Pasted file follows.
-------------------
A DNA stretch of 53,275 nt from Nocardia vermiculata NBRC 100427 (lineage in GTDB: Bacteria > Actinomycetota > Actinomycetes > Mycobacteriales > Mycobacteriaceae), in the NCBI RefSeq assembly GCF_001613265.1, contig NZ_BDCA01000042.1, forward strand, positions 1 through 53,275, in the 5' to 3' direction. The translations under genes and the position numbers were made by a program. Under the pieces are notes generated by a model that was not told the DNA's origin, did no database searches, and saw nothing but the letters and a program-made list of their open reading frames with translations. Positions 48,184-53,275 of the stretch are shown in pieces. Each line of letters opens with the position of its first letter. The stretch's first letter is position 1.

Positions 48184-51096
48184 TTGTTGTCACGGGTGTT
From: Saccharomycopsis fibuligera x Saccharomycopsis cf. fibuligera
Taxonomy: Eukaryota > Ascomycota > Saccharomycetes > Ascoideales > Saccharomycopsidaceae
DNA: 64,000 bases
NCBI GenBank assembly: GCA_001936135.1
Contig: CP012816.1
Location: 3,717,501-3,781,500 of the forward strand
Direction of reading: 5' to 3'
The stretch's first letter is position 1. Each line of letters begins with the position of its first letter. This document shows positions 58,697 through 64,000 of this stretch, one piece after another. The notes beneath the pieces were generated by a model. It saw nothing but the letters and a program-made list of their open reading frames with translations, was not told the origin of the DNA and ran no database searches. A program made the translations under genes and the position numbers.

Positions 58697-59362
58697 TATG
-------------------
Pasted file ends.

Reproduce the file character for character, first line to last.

A DNA stretch of 53,275 nt from Nocardia vermiculata NBRC 100427 (lineage in GTDB: Bacteria > Actinomycetota > Actinomycetes > Mycobacteriales > Mycobacteriaceae), in the NCBI RefSeq assembly GCF_001613265.1, contig NZ_BDCA01000042.1, forward strand, positions 1 through 53,275, in the 5' to 3' direction. The translations under genes and the position numbers were made by a program. Under the pieces are notes generated by a model that was not told the DNA's origin, did no database searches, and saw nothing but the letters and a program-made list of their open reading frames with translations. Positions 48,184-53,275 of the stretch are shown in pieces. Each line of letters opens with the position of its first letter. The stretch's first letter is position 1.

Positions 48184-51096
48184 TTGTTGTCACGGGTGTT
From: Saccharomycopsis fibuligera x Saccharomycopsis cf. fibuligera
Taxonomy: Eukaryota > Ascomycota > Saccharomycetes > Ascoideales > Saccharomycopsidaceae
DNA: 64,000 bases
NCBI GenBank assembly: GCA_001936135.1
Contig: CP012816.1
Location: 3,717,501-3,781,500 of the forward strand
Direction of reading: 5' to 3'
The stretch's first letter is position 1. Each line of letters begins with the position of its first letter. This document shows positions 58,697 through 64,000 of this stretch, one piece after another. The notes beneath the pieces were generated by a model. It saw nothing but the letters and a program-made list of their open reading frames with translations, was not told the origin of the DNA and ran no database searches. A program made the translations under genes and the position numbers.

Positions 58697-59362
58697 TATG